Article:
Date of this Version
Senior Capstone Project Poster, Nebraska College Preparatory Academy/Grand Island Senior High School 2019. University of Nebraska-Lincoln
During influential African-American movements, such as the Harlem Renaissance and Civil Rights, texts were created to illustrate oppression and one’s search for identity within that oppression. This is most notably presented in works such as Invisible Man and A Raisin in the Sun; they accurately depict racial and social-economical differences and the struggle of the characters to find both their place and society as well as their confidence as defined by their race. Through both literary works, each was able to describe and show how these individuals faced oppression. Therefore these two individuals were able to break away from the expectations that are tied to their race, and both were able to define themselves with or without relation to their ethnic group, which thus created a further movement to find oneself in this era of African-American liberty.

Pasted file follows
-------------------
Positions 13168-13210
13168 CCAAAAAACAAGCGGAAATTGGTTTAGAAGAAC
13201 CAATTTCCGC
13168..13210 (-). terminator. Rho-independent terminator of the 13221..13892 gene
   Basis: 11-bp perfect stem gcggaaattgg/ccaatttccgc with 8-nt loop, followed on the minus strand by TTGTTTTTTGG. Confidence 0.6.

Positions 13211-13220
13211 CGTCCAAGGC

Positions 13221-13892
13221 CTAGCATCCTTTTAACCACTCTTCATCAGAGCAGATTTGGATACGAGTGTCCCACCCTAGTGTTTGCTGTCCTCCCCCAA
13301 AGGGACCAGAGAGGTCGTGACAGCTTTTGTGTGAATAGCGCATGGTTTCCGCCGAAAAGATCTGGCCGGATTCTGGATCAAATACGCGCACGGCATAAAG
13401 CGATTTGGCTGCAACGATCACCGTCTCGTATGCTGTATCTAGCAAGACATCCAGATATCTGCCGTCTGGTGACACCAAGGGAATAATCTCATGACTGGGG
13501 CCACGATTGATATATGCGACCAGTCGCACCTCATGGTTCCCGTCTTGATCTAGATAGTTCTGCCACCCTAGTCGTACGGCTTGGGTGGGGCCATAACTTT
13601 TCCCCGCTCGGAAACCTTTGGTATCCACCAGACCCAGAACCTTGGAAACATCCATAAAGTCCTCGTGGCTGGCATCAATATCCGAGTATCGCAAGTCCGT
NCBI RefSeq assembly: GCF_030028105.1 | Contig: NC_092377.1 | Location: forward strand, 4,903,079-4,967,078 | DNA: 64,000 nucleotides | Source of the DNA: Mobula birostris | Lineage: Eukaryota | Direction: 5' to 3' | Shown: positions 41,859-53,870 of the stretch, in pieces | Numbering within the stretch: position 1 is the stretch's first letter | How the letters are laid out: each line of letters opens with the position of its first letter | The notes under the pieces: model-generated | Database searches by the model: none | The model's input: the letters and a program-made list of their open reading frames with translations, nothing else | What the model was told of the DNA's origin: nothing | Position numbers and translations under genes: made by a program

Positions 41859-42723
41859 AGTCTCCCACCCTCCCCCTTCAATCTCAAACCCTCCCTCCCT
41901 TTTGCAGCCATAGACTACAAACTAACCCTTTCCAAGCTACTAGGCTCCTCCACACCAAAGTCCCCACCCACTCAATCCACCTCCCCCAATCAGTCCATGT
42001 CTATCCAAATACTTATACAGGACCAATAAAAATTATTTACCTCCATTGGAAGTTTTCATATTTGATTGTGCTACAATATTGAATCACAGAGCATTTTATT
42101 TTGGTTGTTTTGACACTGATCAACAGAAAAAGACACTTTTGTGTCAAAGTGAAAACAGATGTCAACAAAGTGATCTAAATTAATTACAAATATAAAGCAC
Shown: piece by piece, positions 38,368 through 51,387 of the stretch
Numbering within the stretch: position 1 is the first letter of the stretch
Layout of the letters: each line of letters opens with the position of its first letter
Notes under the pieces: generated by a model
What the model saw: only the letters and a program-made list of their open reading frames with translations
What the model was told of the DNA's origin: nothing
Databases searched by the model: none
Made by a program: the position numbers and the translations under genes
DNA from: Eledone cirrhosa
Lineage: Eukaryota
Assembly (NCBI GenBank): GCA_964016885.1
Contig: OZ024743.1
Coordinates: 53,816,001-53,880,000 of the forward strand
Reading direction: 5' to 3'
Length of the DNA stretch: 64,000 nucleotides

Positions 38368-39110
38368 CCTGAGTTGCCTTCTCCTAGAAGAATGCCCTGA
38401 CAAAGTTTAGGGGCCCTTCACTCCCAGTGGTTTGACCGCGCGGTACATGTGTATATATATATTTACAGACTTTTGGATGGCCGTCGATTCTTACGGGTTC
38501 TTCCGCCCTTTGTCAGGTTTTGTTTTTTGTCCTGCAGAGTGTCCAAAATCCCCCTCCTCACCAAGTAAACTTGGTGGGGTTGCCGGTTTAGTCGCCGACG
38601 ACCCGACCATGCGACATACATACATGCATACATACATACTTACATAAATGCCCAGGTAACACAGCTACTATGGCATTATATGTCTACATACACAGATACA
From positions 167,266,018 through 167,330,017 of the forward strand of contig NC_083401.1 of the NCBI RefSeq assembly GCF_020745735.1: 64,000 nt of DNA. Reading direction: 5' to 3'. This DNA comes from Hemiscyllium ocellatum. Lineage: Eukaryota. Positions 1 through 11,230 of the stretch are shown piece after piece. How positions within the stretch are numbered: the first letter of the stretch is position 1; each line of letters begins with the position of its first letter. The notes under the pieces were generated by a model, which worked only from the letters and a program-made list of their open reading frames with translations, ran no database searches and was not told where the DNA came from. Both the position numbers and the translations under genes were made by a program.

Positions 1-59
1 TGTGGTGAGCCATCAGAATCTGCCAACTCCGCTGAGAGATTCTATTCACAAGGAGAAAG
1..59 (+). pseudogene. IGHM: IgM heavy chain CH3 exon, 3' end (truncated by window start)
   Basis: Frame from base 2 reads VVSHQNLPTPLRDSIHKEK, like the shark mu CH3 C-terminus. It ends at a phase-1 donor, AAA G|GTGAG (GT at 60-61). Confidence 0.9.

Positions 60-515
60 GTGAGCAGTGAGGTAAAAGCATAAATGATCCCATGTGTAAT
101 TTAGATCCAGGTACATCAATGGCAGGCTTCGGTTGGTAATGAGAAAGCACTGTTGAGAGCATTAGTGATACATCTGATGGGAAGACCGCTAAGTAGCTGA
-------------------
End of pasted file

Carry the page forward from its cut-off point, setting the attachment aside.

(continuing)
• Both literary works were published during the 1950s when the Civil Rights movement was at its highest point, and both were inspired from the 1920s. • Both the narrator of Invisible Man and the family within A Raisin in the Sun experience racial oppression. The effects of the oppression was present, easily finding insecurity with self and issues with identity. • This then clashed with the necessary means of combating against it: breaking the societal norms. • Other analysts of these works argued that Ralph Ellison created a emotionally heavy piece of literature, whilst others claimed that Lorraine Hansberry’s play presented both a universal and racial connection.